Local Anesthesia for Brazilian Butt Lift?

I am afraid of getting general anesthesia, but want to get a brazilian butt lift. Can it be performed under local anesthesia?

Doctor Answers (11)

This would not be in your best interests


Hi there-

A few things are important for you to understand...

First of all, for healthy people, modern anesthesia is low risk (anesthesia techniques and medications have advanced with technology just like everything else), and for many procedures, the risk of general anesthesia is much lower than the risk of trying to do the procedure under sedation, because with deep sedation there is no control of your airway.

Secondly, it is very important for you to understand that there is a very significant difference between whether something CAN be done, and whether it SHOULD be done.

Brazilian Butt Lift surgery is a procedure I do often, and I can tell you that I would never consider attempting it under local- it would be prohibitively painful for the toughest of patients, and if you are in pain, it is impossible to do our best work, because rather than concentrating on the task at hand, I will be worrying about the pain I am causing you. Also, if you are in pain, it will be nearly impossible for you to hold still while we work, further compromising the outcome of the operation. This almost guarantees that you will not get the nice outcome you desire. Furthermore, because there is a limit to how much numbing medicine we can give you, there is a very real possibility that some portion of the procedure will have to be abandoned or postponed for another day because this limit is reached.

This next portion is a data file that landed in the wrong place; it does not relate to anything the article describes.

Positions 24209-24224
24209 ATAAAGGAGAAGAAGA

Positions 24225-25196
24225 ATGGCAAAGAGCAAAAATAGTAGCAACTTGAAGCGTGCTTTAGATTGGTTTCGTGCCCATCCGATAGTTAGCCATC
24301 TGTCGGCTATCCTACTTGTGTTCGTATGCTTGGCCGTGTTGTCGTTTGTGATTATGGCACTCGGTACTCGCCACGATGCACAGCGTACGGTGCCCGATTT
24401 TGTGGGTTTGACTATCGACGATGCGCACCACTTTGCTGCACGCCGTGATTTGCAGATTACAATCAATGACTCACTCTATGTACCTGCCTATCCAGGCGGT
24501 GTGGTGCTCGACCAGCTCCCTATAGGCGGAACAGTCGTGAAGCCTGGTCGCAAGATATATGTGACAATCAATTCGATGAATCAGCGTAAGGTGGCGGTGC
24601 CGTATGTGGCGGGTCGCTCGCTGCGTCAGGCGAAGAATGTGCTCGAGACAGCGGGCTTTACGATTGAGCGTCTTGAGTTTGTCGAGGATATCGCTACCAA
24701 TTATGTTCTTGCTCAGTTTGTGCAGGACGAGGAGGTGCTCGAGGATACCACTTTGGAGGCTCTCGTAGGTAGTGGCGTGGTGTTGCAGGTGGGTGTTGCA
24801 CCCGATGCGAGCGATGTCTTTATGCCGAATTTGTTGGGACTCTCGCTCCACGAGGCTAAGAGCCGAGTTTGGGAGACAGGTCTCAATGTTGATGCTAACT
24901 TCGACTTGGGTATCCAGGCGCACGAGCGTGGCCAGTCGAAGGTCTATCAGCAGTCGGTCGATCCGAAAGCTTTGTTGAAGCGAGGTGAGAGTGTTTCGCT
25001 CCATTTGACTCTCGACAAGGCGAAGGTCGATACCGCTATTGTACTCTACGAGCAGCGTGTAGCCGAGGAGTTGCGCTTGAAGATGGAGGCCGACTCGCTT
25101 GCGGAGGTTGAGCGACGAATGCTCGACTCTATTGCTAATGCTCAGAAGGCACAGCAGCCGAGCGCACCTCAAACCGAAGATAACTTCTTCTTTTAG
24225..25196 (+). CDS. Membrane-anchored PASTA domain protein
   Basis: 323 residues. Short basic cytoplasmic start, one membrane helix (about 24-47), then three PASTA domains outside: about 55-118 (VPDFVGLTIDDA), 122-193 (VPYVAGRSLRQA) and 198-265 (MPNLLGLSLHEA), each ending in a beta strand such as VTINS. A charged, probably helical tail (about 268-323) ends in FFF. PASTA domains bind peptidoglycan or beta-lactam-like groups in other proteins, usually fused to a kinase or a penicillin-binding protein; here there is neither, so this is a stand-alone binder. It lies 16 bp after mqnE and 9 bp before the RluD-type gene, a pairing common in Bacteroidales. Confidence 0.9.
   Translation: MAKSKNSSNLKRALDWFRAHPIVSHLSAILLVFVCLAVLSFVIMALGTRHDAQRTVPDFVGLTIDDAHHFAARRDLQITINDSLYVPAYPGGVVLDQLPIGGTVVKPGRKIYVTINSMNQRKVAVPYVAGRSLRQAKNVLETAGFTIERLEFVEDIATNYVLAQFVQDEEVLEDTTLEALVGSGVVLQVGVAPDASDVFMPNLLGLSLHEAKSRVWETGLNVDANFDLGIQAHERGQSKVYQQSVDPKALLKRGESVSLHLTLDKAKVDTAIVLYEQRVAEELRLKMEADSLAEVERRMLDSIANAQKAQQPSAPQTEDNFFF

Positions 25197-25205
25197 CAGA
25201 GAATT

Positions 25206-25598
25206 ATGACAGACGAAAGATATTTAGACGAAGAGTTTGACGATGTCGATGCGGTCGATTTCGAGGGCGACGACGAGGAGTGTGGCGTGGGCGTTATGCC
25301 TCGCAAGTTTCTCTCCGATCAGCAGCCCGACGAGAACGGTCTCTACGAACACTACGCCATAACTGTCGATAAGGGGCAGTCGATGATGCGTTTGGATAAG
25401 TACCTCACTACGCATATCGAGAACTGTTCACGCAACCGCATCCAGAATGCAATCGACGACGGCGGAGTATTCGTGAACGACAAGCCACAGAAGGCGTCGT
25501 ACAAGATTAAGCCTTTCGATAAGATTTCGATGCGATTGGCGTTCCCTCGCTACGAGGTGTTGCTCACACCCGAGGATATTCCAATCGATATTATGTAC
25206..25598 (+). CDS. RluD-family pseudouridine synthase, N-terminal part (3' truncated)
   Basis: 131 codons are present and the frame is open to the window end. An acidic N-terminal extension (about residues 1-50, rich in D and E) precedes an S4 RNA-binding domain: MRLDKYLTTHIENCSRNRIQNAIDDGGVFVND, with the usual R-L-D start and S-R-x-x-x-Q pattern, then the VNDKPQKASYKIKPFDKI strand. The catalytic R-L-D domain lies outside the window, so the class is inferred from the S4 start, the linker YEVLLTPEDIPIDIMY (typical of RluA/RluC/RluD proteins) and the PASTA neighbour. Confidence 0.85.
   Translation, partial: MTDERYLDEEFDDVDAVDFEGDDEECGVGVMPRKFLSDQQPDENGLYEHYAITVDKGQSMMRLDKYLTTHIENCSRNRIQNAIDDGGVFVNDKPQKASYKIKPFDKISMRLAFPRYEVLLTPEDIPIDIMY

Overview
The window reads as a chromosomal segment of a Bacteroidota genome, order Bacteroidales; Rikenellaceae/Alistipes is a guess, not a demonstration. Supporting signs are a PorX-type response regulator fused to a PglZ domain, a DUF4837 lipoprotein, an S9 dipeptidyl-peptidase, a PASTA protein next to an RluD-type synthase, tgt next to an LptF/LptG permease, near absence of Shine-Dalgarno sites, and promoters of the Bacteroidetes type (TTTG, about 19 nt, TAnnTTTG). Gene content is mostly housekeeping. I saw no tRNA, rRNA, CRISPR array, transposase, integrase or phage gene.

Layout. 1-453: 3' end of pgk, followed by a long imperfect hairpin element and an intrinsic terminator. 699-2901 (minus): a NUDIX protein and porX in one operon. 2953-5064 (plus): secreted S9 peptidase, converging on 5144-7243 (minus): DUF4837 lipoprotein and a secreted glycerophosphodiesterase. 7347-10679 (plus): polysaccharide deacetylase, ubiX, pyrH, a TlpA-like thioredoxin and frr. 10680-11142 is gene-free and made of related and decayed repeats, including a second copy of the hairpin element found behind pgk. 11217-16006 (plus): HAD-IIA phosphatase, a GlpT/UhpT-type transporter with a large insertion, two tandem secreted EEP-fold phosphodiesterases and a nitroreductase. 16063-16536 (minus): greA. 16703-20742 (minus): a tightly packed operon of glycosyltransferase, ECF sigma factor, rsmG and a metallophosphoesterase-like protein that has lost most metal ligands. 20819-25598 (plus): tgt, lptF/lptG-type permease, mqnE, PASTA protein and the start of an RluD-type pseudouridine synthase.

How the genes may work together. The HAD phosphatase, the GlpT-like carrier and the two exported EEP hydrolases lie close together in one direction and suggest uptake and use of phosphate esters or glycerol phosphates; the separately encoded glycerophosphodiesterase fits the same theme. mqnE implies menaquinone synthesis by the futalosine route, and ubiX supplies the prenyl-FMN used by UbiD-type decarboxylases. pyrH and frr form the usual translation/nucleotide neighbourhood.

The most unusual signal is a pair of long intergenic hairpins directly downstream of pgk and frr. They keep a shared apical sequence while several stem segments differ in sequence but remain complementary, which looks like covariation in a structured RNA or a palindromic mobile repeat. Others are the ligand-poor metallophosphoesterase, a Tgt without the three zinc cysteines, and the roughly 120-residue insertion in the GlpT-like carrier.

Compromising your outcome before the surgery ever starts because you want to avoid the anesthesia doesn't make any sense. If what you want is a big, beautiful, round butt, there are ways of achieving this for you- but not without appropriate anesthesia.

Give it some thought and discuss it with a surgeon certified by The American Board of Plastic Surgery.

Orlando Plastic Surgeon
5.0 out of 5 stars 102 reviews

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Brazilian butt lift with local anesthesia is standard


Brazilian butt lift is normally performed with local anesthesia, ideally with sedation (so-called "twilight").Since we have the waterjet fat harvest technique available, we do not need to resort to more invasive forms of anesthesia.Fat harvest is much faster.


Also infiltration of local anesthesia and suction is simultaneous in the waterjet technique, so there is no fluid overload which further contributes to the safety of the procedure.


Therefore, Brazilian butt lift is best done under local anesthetic if Body Jet is used to harvest the fat.

Alexander Aslani, MD, EBOPRAS
Spain Plastic Surgeon
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General anesthesia is advised


A Brazilian butt lift involves removing excess fat from different regions of the body and positioning the patient on the stomach or side. To ensure survival of a large volume of the grafted fat several passes of the fat injection cannula is necessary in multiple levels of each buttock. For patient comfort, and to ensure a painless procedure general anesthesia is necessary. However, some facilities are use intravenous sedation with local anesthesia or spinal anesthesia to allow a Brazilian butt lift to be performed without general aneshesia.